At 11:00am on July 15th we will gather at ED (400 Maryland SW, D.C.) to deliver a petition calling on the Department to join us in the fight against campus violence by enforcing federal requirements regarding sexual and gender-based violence on campus.

RSVP here: Ed Act Now on Monday, July 15th!!!


Department of Education: Hold colleges accountable that break the law by refusing to protect students from sexual assault

Department of Education: Hold colleges accountable that break the law by refusing to protect students from sexual assault

Trigger warning: this petition contains information about sexual assault that may be upsetting to survivors.

We are members of a group of hundreds of students and recent graduates fighting sexual violence at colleges and universities, driven by our own experiences of assault, harassment, and abuse on campus. Many of us filed complaints with the Department of Education’s Office of Civil rights because we feel our schools broke federal law by refusing to protect us either before or after we were assaulted. In fact, the Department of Education has only ever publicly found one school to be in noncompliance with the law, even though a recent study suggests nearly two thirds of colleges in America don’t comply.

We started this petition to demand that the Department of Education step up to hold colleges and universities publicly accountable for complying with federal law about protecting survivors of sexual assault like us.

Indeed, one in four women will be raped by the time she graduates college. And, often, survivors are betrayed by the school administrations they turn to after their assault. In this past year alone, hundreds of survivors from dozens of schools have bravely shared their experiences. Almost all have been silenced or ignored by their campus administrations, and most have been forced to drop classes, clubs, sports teams, jobs – or abandon their educations entirely – in order to ensure their basic safety.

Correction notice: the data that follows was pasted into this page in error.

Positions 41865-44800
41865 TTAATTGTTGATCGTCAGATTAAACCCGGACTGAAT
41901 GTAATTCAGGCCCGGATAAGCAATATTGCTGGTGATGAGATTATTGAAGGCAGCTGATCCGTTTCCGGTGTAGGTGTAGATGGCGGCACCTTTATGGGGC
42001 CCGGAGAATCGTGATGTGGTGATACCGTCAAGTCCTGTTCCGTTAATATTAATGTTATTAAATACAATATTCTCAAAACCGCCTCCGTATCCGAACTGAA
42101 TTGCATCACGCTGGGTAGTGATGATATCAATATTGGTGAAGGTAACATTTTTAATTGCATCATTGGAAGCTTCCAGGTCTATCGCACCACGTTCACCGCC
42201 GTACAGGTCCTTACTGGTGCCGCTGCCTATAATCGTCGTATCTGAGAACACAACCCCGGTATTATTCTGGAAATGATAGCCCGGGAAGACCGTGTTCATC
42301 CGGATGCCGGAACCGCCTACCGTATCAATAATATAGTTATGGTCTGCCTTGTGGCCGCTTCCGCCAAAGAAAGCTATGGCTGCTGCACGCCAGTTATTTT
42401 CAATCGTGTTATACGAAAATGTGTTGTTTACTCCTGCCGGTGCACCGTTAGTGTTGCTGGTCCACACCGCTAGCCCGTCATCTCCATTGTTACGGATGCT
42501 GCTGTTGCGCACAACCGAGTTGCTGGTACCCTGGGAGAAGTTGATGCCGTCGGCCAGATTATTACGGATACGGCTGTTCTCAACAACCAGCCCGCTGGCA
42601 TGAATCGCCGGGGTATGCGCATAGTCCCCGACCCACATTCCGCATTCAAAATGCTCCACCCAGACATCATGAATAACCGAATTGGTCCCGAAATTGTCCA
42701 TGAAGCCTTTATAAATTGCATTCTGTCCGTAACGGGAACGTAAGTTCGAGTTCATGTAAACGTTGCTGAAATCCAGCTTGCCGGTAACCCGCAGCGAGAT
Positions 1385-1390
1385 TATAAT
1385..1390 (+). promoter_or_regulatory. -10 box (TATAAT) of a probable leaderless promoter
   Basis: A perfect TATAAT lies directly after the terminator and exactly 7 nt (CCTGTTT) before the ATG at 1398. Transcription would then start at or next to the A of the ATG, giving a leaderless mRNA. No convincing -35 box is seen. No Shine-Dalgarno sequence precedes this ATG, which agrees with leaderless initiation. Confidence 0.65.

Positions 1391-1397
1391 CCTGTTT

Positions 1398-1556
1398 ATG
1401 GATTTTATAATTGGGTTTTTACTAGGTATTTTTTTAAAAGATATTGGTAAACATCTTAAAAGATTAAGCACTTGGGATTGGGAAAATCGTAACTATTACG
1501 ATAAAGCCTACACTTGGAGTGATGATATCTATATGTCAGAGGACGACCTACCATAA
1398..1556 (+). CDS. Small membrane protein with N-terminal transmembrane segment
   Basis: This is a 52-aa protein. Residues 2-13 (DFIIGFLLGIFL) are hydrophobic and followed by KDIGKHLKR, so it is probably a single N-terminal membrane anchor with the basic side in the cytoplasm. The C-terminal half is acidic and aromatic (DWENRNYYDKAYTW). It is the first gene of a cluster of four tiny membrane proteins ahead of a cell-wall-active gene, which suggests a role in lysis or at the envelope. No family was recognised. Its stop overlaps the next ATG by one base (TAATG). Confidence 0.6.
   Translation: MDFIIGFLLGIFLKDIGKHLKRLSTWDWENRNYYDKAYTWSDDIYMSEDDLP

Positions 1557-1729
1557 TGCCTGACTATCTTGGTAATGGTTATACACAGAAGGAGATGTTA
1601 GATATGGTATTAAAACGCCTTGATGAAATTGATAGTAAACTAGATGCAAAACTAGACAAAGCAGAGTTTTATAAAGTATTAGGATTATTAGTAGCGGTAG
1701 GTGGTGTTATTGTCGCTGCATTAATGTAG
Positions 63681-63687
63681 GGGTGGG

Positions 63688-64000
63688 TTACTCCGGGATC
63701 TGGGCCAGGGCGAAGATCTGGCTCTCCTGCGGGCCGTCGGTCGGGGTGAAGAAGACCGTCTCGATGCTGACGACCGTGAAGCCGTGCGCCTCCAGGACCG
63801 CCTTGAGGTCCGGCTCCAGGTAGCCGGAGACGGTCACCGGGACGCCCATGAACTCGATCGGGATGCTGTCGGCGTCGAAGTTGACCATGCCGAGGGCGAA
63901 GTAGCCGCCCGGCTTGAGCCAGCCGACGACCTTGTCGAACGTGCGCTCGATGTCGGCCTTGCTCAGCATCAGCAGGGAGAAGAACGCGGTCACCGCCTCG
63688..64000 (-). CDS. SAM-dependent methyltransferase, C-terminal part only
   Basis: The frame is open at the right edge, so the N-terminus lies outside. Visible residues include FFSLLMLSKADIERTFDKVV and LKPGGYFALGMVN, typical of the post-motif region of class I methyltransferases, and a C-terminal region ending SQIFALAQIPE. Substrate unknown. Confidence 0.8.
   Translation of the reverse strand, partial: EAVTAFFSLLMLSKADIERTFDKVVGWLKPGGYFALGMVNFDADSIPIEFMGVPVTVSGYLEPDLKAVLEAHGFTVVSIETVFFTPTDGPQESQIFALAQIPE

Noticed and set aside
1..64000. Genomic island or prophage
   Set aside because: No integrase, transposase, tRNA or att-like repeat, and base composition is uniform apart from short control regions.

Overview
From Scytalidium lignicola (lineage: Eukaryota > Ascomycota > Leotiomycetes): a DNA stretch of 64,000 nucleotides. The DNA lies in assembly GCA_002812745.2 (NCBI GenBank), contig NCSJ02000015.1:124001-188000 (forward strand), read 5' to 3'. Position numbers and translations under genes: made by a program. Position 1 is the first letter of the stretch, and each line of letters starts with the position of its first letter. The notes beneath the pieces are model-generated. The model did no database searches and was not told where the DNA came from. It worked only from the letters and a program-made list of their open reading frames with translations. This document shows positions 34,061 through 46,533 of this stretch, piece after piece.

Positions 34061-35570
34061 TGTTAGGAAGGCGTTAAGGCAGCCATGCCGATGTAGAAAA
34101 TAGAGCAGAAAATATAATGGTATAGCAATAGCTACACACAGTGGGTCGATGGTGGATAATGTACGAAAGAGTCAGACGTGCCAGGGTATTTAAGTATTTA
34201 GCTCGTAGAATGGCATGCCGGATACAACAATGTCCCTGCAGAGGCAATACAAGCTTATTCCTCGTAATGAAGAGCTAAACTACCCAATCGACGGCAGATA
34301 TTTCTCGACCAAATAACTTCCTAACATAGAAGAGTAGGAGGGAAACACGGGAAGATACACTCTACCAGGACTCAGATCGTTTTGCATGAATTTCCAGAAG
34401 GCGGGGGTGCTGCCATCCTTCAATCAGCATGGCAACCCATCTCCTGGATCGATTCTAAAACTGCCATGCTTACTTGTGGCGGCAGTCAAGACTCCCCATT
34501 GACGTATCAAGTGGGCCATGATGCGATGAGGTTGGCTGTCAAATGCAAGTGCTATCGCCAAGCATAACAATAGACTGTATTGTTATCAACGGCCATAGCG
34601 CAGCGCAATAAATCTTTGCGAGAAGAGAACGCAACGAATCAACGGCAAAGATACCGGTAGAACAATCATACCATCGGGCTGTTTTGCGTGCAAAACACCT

These practices aren’t only unethical; they’re illegal. In 1972, Congress passed Title IX of the Education Amendments – the landmark civil rights legislation that prohibits discrimination on the basis of sex and guarantees students the fundamental right to education free from sexual violence and harassment. Yet, over 40 years later, little has changed: according to the National Institute of Justice, nearly two in three schools don’t follow anti-violence law. 

Some of these schools have been investigated by the Department of Education (ED), the body charged with enforcing Title IX. But ED’s willingness to accept colleges’ promises to change their ways — rather than levy sanctions and publicly declare offending schools as “noncompliant” — isn’t working. In the face of ED’s leniency, schools aren’t changing their ways, and students continue to suffer sexual violence and institutional abuse.

The Department released a remarkable set of guidelines in the 2011 “Dear Colleague Letter,” and this year it has the opportunity to show its commitment to students by following up this strong language with effective action. In the past twelve months, an unprecedented number of survivors have filed Title IX complaints with ED against colleges and universities across the United States, including the University of North Carolina – Chapel Hill, Dartmouth College, Swarthmore College, Occidental College, the University of California – Berkeley, and the University of Southern California. More complaints are expected in the upcoming months.

To create safe, fair campuses across the country, we call on ED to join us in the fight against campus sexual violence by enforcing Title IX law.After we collect signatures, we will deliver this petition during a demonstrationat 11am on July 15th in front of the Department (400 Maryland SW, DC) and would love for you to join us and show how many people care about this national problem.

The stakes couldn’t be higher. More than four decades after Title IX, it is long past time we be able to enjoy our right to safe education.